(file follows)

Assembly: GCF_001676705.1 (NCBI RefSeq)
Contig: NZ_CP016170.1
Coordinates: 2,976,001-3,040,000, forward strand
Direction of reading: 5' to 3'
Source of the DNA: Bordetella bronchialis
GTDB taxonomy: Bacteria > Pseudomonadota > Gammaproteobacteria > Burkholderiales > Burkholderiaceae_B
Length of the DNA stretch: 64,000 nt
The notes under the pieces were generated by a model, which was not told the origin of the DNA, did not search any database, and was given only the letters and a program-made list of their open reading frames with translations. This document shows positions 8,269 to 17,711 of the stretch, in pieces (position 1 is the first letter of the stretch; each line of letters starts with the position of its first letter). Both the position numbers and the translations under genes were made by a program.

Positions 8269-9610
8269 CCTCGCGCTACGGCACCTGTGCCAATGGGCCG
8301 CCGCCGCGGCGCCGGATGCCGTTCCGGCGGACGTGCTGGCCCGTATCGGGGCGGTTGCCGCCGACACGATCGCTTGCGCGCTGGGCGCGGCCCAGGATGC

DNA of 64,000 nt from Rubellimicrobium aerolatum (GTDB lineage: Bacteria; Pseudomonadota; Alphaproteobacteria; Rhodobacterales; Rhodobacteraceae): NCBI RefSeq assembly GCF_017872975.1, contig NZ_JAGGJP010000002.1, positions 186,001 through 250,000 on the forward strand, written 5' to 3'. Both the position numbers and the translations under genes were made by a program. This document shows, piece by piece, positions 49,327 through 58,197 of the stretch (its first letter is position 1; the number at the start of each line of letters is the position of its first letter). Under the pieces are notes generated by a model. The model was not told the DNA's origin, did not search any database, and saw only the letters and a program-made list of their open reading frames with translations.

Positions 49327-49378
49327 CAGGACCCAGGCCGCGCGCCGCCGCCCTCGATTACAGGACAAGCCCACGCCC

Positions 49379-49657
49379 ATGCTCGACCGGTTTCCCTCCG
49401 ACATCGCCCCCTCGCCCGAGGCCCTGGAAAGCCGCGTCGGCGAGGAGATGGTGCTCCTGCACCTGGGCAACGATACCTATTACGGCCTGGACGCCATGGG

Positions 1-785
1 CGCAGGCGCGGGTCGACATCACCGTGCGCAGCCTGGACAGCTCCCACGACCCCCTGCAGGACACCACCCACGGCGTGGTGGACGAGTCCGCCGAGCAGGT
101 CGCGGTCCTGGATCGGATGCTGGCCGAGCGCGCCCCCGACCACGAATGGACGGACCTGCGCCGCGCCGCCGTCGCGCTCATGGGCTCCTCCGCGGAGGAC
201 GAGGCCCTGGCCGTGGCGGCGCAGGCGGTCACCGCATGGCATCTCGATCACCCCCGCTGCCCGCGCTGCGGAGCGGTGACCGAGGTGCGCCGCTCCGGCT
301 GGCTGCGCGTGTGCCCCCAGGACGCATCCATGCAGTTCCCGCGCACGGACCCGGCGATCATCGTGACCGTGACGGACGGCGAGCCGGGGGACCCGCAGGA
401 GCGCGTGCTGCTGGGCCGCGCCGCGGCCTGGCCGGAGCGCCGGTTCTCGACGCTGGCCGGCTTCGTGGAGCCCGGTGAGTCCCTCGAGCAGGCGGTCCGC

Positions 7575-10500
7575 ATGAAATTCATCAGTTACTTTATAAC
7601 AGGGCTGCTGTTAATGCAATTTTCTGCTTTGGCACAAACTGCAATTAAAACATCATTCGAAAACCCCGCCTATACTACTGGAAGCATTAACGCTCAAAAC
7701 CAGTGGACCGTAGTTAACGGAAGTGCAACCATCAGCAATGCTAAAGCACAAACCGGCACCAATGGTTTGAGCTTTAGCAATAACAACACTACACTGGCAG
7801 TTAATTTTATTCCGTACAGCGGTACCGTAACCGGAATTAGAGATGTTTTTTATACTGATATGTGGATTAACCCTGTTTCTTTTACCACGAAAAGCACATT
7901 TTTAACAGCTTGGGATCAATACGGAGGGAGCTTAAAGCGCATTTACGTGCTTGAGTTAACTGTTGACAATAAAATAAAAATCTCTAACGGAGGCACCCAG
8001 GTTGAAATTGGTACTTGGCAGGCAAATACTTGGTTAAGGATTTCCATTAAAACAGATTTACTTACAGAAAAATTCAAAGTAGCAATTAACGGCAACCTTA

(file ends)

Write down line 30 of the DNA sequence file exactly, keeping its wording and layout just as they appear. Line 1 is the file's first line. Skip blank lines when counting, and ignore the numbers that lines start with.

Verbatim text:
8001 GTTGAAATTGGTACTTGGCAGGCAAATACTTGGTTAAGGATTTCCATTAAAACAGATTTACTTACAGAAAAATTCAAAGTAGCAATTAACGGCAACCTTA